Mordechai Perlov’s story: from despair to the big screen

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Since escaping from the hell of the Soviet regime, Lithuanian-born Mordechai Perlov has committed his life to sharing his story with others and exposing the evils of the Russian state. His narrative has been shared with numerous audiences, both in person and in publication.
by JORDAN MOSHE | Jan 16, 2020

For the first time, however, the 93-year-old’s harrowing ordeal is coming to the big screen, the focus of a unique documentary which tells not only his story, but that of so many others brutally oppressed by Soviet Russia.

Directed and produced by Johnathan Andrews, Because of Stalin is the culmination of two years of tireless research, interviews, and an unstinting determination to expose the evils of Stalin’s tyranny.

The recently completed documentary was screened last week at Chabad of Melrose, attended by a select, small audience invited at Perlov’s discretion. The stalwart survivor was also present, as was Andrews.

“This is Mordechai’s story,” said Andrews. “It’s very long. To cover it all would take more than six hours, so we condensed it into an hour and half.

“This film gives historical context to Mordechai’s story. It’s been quite a journey, and I really hope that people enjoy watching it and take something from it.”

Andrews said that the film’s release was initially slated for 4 November last year. However, the Lithuanian embassy in Pretoria and the Lithuanian ministry of foreign affairs became involved in the project. “They took us to Lithuania to meet members of parliament who are historians and who actually appear in the documentary,” said Andrews. “When they saw the preview of the film, they asked to collaborate with us. We chose to pull it from cinemas and postpone it to allow them to get involved.”

Born in 1926 in the shtetl of Rasein in Lithuania, Perlov and his family were part of a community of about 5 000 Jewish residents who made up about 40% of the town’s population. His family owned a timber and flour mill and lacked nothing. All this would change when Stalin occupied Lithuania in 1939. With about 20 000 other so-called “enemies of the state”, they would be deported and sent to remote locations, facing harsh labour and unspeakably dire living conditions. In spite of losing his parents, Perlov would survive the ordeal against all odds, escaping Soviet territory and making his way to Israel and later South Africa where he resides today.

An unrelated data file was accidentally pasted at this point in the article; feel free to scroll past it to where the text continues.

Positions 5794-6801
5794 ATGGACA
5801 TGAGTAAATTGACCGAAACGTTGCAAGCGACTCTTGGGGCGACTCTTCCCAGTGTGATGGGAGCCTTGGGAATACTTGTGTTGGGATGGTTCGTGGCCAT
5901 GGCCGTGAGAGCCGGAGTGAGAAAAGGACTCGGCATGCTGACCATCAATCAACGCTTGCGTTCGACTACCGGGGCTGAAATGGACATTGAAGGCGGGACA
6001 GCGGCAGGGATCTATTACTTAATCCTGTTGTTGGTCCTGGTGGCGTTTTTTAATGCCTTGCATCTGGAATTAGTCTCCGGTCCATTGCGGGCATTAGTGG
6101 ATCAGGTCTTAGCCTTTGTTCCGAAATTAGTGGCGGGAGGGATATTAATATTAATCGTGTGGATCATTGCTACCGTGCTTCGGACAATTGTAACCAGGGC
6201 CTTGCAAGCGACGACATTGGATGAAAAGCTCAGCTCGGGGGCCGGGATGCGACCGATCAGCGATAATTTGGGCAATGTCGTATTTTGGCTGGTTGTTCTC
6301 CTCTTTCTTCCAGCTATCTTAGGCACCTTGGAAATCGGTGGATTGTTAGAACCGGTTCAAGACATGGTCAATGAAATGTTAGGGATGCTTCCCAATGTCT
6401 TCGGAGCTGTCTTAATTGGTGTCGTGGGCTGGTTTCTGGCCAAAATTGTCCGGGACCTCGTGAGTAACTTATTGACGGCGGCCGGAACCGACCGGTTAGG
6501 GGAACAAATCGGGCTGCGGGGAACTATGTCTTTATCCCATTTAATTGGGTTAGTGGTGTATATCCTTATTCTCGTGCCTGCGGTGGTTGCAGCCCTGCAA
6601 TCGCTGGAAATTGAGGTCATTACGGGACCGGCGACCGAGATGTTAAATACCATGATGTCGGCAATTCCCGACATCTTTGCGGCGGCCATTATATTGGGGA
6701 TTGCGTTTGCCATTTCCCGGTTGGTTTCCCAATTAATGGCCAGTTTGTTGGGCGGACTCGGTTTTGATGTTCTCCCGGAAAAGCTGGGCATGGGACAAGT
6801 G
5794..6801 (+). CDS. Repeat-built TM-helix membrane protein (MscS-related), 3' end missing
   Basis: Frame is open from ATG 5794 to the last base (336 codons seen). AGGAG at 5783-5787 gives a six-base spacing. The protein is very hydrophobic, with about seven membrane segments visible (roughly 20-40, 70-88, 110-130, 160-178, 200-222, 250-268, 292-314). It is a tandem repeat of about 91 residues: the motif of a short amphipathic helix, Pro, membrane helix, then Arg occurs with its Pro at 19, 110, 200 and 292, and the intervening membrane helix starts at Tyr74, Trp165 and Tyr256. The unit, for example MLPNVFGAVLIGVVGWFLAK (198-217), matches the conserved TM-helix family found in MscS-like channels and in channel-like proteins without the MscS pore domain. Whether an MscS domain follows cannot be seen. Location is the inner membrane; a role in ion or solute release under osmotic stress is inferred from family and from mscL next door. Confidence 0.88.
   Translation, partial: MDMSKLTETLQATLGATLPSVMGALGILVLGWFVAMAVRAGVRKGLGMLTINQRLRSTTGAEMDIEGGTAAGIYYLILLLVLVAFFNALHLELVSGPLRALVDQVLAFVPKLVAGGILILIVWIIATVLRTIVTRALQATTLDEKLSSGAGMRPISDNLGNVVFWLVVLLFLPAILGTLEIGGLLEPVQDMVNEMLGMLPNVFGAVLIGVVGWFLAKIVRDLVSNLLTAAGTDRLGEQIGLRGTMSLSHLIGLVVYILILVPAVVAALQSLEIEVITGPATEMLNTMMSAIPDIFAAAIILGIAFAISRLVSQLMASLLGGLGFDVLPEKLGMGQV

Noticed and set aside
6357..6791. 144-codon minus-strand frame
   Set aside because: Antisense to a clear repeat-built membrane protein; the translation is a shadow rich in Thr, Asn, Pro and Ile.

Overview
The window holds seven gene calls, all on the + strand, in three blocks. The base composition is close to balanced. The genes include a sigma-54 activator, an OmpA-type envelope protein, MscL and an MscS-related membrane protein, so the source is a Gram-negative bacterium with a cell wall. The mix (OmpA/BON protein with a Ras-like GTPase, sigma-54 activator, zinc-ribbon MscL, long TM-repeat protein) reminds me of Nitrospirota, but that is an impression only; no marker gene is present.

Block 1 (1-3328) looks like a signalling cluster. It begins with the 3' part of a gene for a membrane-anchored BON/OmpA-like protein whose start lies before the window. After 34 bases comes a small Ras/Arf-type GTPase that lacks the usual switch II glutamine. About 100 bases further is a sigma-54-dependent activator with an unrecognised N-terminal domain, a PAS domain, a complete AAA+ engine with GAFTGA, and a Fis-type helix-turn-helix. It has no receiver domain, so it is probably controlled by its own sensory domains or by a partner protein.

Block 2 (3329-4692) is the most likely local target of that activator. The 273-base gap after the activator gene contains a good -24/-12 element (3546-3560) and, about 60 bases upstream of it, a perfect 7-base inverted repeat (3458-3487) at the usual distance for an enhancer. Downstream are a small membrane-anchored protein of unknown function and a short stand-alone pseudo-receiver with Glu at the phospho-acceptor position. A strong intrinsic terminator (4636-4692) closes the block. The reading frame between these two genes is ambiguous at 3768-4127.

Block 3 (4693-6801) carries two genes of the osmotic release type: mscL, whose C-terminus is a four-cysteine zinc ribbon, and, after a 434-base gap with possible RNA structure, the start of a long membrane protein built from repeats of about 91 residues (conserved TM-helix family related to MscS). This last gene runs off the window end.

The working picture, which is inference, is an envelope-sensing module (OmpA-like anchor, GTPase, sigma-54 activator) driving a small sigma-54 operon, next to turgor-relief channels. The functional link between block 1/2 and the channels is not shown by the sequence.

In addition to Perlov’s account, the documentary features analysis from numerous historians who contextualise his story and elaborate on the true extent of Soviet tyranny. The documentary suggests that there are many untold stories which emerged from World War II, and that while certain Jews suffered under Nazi rule because they were Jewish, others who fell under Soviet control had as bad a fate simply because they were deemed to be the enemies of communism.

“The Holocaust is basically the main narrative,” said Violeta Davoliūtė, a professor at Vilnius University who contributed towards the documentary. “It is largely true for the Polish Jews, who suffered deportation to camps. It is more complex for many Lithuanian Jews because many of them perished in the brutal conditions of Stalin’s regime.”

Indeed, what emerges is that the reality of life under Soviet rule, while not based on policies of racial purity or anti-Semitism per se, was clearly as barbaric as Nazi Germany.

“The difference is that Hitler declared what he was going to do,” said Irena Veisaitė, a scholar and Holocaust survivor who also appears in the film. “He was in some ways ‘sincere’. Stalin was a real Tartuffe. He always pretended not to be what he was. Life was cruel and dramatic, and we were caught between two terrible powers.

“The Soviets were a big danger to the world, and Stalin pretended to be a humanist. The truth is that people feared him.”

Both Nazism and Stalinism used mass murder as an acceptable method of achieving their agendas. However, whereas Nazi oppression ended with the cessation of the war, Stalin continued to oppress and massacre Soviet enemies well into the forties and even the fifties. Until today, few Russian historians recognise the extent of Soviet oppression, paying little attention to Russia’s occupation of Lithuania and what was effectively an act of genocide against countless people.

This is a primary message conveyed by the documentary, and is a point which Perlov stresses above all.

“Whether it’s the tsar, Stalin, or Putin, they are all murderers, and many people in the world don’t know about it,” said Perlov. “I kept quiet for many years. Now, I need to bring a message to humanity.” He maintains that the Soviets surpassed the Nazis’ cruelty in numerous ways, and remains committed to exposing the true extent of Stalin’s atrocities.

“I hope this movie will become available to as many people as possible,” an emotional Perlov concluded. “We need everyone’s help to achieve this.”

He thanked Andrews and all those involved in the project. “It wasn’t an easy ride over the past two years. There were a few arguments, some disagreements, but we’re still friends.”

The premier has been rescheduled for 18 March in Pretoria and 19 March in Cape Town. Following the film’s release, Ster-Kinekor will make it available to the public for one week beginning on 27 March.

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